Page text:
We talk to skincare expert Dr. Corey Hartman of Skin Wellness Center of Alabama to reveal the 7 most common skin care myths his practice encounters and set the record straight with the facts. Plus, Dr. Hartman shares tips that women of all ages and skin types can benefit from.

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Dr. Corey Hartman, MD, is the founder and medical director of the Skin Wellness Center of Alabama in Birmingham. He is also the assistant clinical professor of dermatology at The University of Alabama School of Medicine. Image: Paul Crawford

MYTH #1: Coconut oil can help cure acne.

Keep coconut oil in the kitchen and out of your skin care routine. While a lot of folks claim that coconut oil can help clear acne, Dr. Hartman says using it on your skin can actually worsen unwanted blemishes.

“All it is going to do is clog the pores and make acne worse,” he says. “I know it’s very popular right now, and there are some oils that don’t clog pores, but there are so many other great options for treating acne. I don’t think any oil, even if it does claim to not clog pores, would be the first treatment to turn to.”

MYTH #2: Lemon juice can be used to even out skin discoloration.

While lemon juice may lighten your locks, the same trick won’t help even skin tone, contrary to popular belief.

“It can actually do the opposite,” Dr. Hartman advises. “Lemon juice and lime juice, and really citrus in general, they’re a part of a class of plant that when the juices are applied to skin and that skin is exposed to sun, it can cause a reaction called phytophotodermatitis, which actually turns the skin darker.”

Contrary to popular belief, lemon juice will not help to even skin tone.

MYTH #3: Ingesting collagen supplements can help eliminate wrinkles and plump the skin.

This myth is simply ridiculous, Dr. Hartman says. “You can’t ingest collagen and expect it to show up in your skin in any way,” he says. “Don’t waste your money on products that claim to deliver collagen to the skin through the digestive tract. It’s not going to happen.”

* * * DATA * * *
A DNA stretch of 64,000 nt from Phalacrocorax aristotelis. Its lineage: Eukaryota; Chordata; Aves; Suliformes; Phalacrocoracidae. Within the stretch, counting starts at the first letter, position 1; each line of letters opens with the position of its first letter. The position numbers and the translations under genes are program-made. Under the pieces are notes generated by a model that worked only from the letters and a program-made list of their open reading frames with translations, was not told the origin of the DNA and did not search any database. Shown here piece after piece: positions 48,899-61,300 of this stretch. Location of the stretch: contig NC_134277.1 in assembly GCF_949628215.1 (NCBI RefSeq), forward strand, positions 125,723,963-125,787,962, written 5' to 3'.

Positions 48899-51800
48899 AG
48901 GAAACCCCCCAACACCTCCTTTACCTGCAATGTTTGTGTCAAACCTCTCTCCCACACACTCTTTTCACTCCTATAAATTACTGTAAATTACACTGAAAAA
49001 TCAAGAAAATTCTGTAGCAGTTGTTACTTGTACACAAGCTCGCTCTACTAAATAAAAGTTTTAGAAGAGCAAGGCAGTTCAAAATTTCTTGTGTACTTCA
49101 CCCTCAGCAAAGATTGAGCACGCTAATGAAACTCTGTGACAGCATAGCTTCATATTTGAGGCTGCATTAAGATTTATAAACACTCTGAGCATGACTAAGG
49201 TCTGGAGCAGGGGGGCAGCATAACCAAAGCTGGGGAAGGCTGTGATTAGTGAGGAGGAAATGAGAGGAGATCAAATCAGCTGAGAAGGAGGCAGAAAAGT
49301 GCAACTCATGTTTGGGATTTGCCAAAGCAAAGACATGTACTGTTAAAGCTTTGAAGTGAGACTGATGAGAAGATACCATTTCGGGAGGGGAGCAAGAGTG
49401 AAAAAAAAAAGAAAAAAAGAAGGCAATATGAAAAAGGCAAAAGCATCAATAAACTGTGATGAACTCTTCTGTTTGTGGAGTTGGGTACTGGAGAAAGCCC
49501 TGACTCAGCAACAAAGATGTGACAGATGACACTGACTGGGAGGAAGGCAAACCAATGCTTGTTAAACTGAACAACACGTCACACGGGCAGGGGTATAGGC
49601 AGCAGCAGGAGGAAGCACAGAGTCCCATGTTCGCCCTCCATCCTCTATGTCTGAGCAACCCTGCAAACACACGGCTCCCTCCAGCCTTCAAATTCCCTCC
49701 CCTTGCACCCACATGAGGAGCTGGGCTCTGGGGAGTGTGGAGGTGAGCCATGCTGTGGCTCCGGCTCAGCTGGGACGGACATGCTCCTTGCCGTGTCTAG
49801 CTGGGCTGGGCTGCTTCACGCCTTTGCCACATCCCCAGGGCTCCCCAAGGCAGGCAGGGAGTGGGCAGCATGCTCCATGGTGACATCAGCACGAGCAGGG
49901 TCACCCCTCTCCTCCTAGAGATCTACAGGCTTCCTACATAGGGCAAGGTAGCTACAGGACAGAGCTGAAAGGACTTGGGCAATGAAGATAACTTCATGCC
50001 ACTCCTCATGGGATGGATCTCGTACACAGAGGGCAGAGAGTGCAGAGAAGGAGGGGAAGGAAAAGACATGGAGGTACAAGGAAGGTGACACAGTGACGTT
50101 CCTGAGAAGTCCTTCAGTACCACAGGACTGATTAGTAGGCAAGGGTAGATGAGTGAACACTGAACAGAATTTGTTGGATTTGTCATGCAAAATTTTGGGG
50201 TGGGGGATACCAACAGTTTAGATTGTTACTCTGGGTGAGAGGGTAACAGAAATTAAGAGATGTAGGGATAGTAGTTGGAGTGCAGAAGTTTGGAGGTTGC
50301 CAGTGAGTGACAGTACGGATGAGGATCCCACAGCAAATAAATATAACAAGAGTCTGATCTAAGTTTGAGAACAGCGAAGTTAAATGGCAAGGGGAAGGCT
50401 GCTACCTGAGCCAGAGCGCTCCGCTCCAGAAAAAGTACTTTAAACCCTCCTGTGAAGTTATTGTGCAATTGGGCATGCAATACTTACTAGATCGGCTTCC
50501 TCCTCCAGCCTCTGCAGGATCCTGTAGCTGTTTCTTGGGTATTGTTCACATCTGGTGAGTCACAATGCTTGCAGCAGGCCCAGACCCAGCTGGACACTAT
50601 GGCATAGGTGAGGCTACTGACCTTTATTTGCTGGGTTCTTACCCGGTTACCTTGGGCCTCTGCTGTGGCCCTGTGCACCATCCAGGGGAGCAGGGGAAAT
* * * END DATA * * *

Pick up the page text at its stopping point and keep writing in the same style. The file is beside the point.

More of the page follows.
MYTH #4: Taking biotin can help hair grow faster.

Taking biotin supplements can improve the strength of your hair, but when it comes to hair growth, Dr. Hartman says genetics are the sole player.

“Hair is going to grow at a certain rate regardless,” he says. “You can’t change that.”

Supplements like biotin can also throw off lab results and in some cases, he says, cause acne.

“I’ve seen a lot of people come in complaining that their acne gets worse when they’re taking biotin, and I didn’t think there was anything to it, but after I looked into it, after seeing it a few times, I saw that it was true,” he says. “We aren’t entirely sure why.”

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With so much information out there on skin wellness, it can be easy to fall victim to the myths. Dr. Corey Hartman advises patients to stick with the professionals who have spent years studying dermatology. Image: Paul Crawford

MYTH #5: Facial exercises can help get rid of wrinkles.

Like any other muscle in the body, facial muscles become bigger and more defined when exercised.

“If you go and lift weights with your bicep, then you’re going to get definition in the bicep,” Dr. Hartman explains.

The same concept can be applied with facial muscles. The more you use them, the more definition you get between them, which can create wrinkles.

“So, you’re going to actually accentuate the wrinkles by doing facial exercises,” Dr. Hartman adds.

To sum it up, exercises are best left for the gym, not your face.

MYTH #6: Don’t moisturize if you have oily skin.

When it comes to treating oily skin, Dr. Hartman says it’s all about finding balance. There’s no one magic serum or cream that will cure oily skin.

“You just have to find a moisturizer that is appropriate for your skin,” he says.

And, just because your skin might be oilier, that doesn’t mean you should completely skip out on moisturizing, he advises.

“In fact, if you have oily skin, then you might want to consider using a light moisturizer because then your skin is never dry and it doesn’t get that signal to over produce oil,” he says. “It’s all about regulation.”

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Dr. Hartman frequently speaks on cosmetic procedures. His skills have earned him the honor of being named an Allergan Advanced Injector Trainer. Image: Paul Crawford

MYTH #7: Certain skin types don’t need SPF.

Everyone, no matter your ethnicity or skin type, needs to use protection against the sun.

“Some people think that certain types of skin and skin tones don’t have to wear SPF,” Dr. Hartman says. “And while it is true that darker skin types do have inherent sun protection factors because of the melanin in their skin, that’s only going to be 3 to 5 SPF.”

All skin types need to have at least 30 to 50 SPF to completely guard against the sun’s harmful rays, he says. “We still diagnose 2 to 3 melanomas, even in dark-skin patients, every year. No one is totally safe.”

Dr. Hartman’s Big “Do”

DO regularly exfoliate.

“It’s sort of the cornerstone of a good anti-aging regimen,” Dr. Hartman says. “And retinols are the most important way that we exfoliate our skin.”

Some of the numerous benefits of routine exfoliation include unclogging pores, eliminating pesky environmental debris and evening skin tone.

All of these factors, Dr. Hartman says, help skin to function better — thus creating tighter and firmer skin.

To learn more about Skin Wellness Center of Alabama, visit skinwellness.com or call their Homewood office at (205) 561-0236 or their Chelsea office at (205) 650-1419. 

This article is sponsored by Skin Wellness Center of Alabama